ORLANDO, Fla. – State Attorney Aramis Ayala addressed the public Friday a day after the Florida Supreme Court ruled that Gov. Rick Scott has the authority to remove first-degree murder cases against her will.
Justices said Thursday that Scott has the authority to take cases away from Ayala because of her decision not to seek the death penalty in any cases. Read more about that decision here.
Hours after the decision Thursday, Ayala released a statement explaining how she will handle potential capital punishment cases moving forward using a death penalty panel.
Six of the seven-member panel stood behind the ninth judicial district state attorney while she addresses members of the media. Ayala further explained how that panel will function during the news conference.
The attorneys selected for the panel are assistant state attorneys in Ayala’s office: Debra Barra, Kelly Hicks, Candra Moore, Gabriela Sanders, Chris Smith and Ken Nunnelly.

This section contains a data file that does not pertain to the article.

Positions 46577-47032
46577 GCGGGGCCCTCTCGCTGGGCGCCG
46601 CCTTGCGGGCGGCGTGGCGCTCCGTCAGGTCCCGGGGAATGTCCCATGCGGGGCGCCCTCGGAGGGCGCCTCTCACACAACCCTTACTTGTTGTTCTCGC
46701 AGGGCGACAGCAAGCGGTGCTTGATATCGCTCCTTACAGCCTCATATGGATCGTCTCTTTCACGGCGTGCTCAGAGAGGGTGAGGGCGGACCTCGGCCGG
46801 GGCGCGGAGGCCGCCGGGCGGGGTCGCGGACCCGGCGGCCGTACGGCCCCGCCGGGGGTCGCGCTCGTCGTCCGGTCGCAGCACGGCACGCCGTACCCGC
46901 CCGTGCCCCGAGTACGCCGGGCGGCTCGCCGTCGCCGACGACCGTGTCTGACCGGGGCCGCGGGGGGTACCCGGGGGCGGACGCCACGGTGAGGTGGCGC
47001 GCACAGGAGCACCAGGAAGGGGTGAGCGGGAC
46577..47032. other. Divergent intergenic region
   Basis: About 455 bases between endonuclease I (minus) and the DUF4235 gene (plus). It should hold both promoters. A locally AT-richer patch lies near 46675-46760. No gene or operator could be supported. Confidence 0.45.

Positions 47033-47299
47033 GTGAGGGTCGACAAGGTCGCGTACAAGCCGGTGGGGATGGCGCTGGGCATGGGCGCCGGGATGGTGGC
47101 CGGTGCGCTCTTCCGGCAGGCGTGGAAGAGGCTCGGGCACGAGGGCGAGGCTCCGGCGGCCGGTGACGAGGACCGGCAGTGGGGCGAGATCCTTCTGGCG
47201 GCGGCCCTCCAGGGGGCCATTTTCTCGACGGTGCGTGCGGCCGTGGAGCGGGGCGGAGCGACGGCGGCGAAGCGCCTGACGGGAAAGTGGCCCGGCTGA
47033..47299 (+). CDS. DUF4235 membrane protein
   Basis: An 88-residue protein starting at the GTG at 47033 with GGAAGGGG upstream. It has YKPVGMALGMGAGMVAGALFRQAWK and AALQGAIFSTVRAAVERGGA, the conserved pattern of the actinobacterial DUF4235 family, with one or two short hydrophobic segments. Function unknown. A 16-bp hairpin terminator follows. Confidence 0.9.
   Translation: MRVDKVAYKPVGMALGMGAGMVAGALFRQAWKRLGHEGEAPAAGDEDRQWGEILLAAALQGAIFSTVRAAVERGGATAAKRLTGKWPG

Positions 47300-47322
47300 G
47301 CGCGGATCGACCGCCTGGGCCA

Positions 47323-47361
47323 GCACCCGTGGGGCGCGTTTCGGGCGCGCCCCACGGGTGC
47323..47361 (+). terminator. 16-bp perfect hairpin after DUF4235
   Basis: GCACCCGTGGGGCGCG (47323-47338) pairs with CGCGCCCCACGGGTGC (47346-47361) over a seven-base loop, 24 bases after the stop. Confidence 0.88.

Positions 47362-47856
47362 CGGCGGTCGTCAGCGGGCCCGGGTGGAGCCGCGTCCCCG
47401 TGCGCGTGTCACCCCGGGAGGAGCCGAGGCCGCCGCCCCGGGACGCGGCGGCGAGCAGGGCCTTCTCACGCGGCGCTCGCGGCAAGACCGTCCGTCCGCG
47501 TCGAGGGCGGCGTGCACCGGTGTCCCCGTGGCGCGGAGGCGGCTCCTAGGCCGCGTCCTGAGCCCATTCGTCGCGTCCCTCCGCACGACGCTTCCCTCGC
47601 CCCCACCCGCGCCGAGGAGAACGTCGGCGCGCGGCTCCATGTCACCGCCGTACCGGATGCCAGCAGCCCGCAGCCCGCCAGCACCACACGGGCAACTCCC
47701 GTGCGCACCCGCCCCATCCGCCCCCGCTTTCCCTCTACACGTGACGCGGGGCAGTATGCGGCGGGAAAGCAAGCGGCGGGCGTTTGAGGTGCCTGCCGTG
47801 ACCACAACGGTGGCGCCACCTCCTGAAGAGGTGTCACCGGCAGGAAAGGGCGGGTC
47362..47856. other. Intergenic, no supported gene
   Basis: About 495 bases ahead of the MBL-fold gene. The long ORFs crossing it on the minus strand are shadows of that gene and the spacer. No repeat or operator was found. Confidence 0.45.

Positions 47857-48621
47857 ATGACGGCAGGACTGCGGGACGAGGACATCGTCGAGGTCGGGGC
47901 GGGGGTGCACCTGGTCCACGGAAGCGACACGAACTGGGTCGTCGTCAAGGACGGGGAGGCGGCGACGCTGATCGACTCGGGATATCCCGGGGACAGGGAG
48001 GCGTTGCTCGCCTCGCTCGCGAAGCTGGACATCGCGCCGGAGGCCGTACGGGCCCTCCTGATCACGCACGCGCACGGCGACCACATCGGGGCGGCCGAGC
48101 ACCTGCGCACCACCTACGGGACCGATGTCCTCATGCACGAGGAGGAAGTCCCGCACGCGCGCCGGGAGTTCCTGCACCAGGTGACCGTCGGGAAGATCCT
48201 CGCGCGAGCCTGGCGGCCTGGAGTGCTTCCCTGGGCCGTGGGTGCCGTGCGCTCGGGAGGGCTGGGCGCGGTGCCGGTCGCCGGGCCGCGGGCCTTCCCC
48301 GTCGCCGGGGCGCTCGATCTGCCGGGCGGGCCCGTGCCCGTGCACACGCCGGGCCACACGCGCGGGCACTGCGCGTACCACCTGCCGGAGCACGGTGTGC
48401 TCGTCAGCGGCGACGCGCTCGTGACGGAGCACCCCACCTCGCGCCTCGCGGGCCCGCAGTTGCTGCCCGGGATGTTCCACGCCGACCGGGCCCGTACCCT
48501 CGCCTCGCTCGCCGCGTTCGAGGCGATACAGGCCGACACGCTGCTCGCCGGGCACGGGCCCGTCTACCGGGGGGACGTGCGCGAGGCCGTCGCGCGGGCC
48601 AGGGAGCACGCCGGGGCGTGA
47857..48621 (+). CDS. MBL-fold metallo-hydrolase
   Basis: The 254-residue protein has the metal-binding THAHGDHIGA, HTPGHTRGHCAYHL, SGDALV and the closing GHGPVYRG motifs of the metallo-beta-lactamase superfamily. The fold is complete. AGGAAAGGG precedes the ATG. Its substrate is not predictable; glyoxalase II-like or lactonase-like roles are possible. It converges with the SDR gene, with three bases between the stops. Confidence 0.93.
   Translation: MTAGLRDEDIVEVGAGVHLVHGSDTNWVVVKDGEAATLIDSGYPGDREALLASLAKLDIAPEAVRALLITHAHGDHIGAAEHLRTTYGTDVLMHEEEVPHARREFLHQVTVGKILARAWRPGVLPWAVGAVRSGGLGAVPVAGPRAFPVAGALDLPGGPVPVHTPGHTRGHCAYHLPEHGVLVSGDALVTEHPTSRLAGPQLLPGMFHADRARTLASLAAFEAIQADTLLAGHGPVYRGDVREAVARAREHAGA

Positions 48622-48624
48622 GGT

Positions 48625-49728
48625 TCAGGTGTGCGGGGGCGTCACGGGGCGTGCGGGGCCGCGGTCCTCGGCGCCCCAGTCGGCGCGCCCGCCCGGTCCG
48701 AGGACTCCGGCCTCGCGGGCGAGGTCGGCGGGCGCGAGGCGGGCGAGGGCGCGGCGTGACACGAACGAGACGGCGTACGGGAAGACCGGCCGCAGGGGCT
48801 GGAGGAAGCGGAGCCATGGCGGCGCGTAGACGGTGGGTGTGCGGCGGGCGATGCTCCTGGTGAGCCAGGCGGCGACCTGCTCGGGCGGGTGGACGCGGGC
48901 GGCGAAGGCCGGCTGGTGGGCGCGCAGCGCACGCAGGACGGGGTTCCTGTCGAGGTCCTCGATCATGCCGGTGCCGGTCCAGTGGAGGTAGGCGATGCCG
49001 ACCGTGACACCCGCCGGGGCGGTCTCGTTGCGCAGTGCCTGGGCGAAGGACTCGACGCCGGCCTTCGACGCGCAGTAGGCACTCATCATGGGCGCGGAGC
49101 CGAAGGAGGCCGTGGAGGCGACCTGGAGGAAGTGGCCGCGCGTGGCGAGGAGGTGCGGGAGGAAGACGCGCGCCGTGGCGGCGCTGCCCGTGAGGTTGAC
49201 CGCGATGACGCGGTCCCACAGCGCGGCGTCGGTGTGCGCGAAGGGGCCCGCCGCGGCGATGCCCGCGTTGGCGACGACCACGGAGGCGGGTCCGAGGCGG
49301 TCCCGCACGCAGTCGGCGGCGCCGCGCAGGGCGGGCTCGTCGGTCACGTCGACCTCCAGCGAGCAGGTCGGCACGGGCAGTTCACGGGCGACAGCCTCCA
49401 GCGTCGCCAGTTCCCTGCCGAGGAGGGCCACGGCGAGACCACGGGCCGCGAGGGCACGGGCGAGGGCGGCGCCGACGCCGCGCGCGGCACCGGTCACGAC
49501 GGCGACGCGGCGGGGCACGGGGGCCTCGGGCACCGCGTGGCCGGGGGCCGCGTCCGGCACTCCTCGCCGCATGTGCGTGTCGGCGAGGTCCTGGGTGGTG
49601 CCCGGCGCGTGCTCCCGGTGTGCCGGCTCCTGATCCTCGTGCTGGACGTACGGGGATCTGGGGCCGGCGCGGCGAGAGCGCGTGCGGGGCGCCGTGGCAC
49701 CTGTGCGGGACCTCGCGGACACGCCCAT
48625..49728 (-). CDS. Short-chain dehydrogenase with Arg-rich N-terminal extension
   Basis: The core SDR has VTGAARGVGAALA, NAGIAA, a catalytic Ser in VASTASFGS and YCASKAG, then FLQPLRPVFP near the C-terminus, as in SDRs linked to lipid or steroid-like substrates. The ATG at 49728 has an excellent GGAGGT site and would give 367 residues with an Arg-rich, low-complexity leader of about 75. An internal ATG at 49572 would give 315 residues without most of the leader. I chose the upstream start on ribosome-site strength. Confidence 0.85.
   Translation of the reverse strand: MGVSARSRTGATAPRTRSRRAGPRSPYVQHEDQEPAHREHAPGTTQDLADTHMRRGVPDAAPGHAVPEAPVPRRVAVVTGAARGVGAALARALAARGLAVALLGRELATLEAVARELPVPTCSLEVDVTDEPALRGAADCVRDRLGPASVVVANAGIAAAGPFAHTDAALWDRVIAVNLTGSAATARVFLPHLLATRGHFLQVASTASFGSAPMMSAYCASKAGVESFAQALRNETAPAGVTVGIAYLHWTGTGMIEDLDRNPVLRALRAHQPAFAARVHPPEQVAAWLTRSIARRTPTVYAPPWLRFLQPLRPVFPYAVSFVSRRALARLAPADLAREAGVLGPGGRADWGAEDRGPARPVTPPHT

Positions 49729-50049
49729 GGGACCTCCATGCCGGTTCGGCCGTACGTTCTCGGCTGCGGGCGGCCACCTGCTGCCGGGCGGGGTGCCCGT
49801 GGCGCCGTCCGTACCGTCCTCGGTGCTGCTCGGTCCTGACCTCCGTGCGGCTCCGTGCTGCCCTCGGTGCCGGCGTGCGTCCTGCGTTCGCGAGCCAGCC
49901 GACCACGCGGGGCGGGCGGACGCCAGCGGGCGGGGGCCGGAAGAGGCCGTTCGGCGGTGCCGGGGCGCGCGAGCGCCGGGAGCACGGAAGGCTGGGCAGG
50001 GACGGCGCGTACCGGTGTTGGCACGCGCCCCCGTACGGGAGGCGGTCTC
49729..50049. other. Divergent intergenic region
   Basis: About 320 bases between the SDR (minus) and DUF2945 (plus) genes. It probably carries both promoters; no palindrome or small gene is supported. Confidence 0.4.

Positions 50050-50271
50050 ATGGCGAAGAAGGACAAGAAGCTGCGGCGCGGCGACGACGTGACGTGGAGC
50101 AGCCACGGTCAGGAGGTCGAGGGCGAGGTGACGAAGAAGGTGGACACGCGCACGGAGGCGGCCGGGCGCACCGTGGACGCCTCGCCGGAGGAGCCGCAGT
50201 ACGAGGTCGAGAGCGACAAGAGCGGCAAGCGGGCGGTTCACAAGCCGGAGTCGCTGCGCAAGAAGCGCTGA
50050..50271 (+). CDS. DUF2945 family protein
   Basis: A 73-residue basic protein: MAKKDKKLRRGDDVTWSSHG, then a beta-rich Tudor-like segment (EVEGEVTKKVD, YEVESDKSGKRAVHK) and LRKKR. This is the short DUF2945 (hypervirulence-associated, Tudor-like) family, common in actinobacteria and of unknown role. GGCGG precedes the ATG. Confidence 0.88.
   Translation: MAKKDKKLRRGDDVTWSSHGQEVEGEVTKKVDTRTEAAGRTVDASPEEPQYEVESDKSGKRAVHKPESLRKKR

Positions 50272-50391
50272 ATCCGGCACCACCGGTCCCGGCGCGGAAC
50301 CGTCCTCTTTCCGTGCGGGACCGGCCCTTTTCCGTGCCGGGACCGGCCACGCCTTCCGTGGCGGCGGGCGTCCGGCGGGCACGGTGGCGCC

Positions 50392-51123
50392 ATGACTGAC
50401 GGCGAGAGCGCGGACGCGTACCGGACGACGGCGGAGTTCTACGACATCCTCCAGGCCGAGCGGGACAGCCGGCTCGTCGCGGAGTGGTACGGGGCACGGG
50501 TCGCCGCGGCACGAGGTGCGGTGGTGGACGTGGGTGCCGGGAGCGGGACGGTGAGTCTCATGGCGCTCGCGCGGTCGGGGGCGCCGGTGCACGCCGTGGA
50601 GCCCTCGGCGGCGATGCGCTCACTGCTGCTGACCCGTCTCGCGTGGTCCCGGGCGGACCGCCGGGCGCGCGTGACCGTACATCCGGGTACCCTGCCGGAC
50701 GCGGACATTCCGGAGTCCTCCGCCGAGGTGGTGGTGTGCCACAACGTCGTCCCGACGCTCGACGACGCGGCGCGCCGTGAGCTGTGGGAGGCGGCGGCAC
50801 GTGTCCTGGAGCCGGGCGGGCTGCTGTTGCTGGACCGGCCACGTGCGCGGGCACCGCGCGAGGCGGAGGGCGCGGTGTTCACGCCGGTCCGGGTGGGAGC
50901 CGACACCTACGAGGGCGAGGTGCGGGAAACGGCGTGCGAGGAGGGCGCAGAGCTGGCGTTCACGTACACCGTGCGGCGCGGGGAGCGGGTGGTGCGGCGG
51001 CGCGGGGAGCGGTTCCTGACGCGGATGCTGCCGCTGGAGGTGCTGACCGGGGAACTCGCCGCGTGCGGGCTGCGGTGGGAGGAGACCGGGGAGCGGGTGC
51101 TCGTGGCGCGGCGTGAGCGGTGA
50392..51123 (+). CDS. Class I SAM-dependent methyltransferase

“None of them have even expressed and have no opposition to the death penalty,” Ayala said of the group.
The panel, starting immediately, will review all first-degree murder cases and make a recommendation to Ayala. If capital punishment is recommended, similar to a jury, it must be a unanimous decision, the state attorney said.
Ayala said she has "no intention of usurping the authority," of the panel.
Ayala said she has no plans to ask King to return the 29 potential death penalty cases to her office.
"Legally I can request those," she said. "But I did not think it was in the best interest of the victims' families."
Scott said he would like Ayala to publicly say the death penalty is now an option in capital murder cases. If she recanted her blanket policy on capital punishment Scott said only then would he return the cases taken from Ayala's office.
When asked if Ayala plans on responding to the governor's criticism of her new plan, she said "I've responded to the Supreme Court."
"At this point my focus is on the community that I love," she said, closing out the news conference.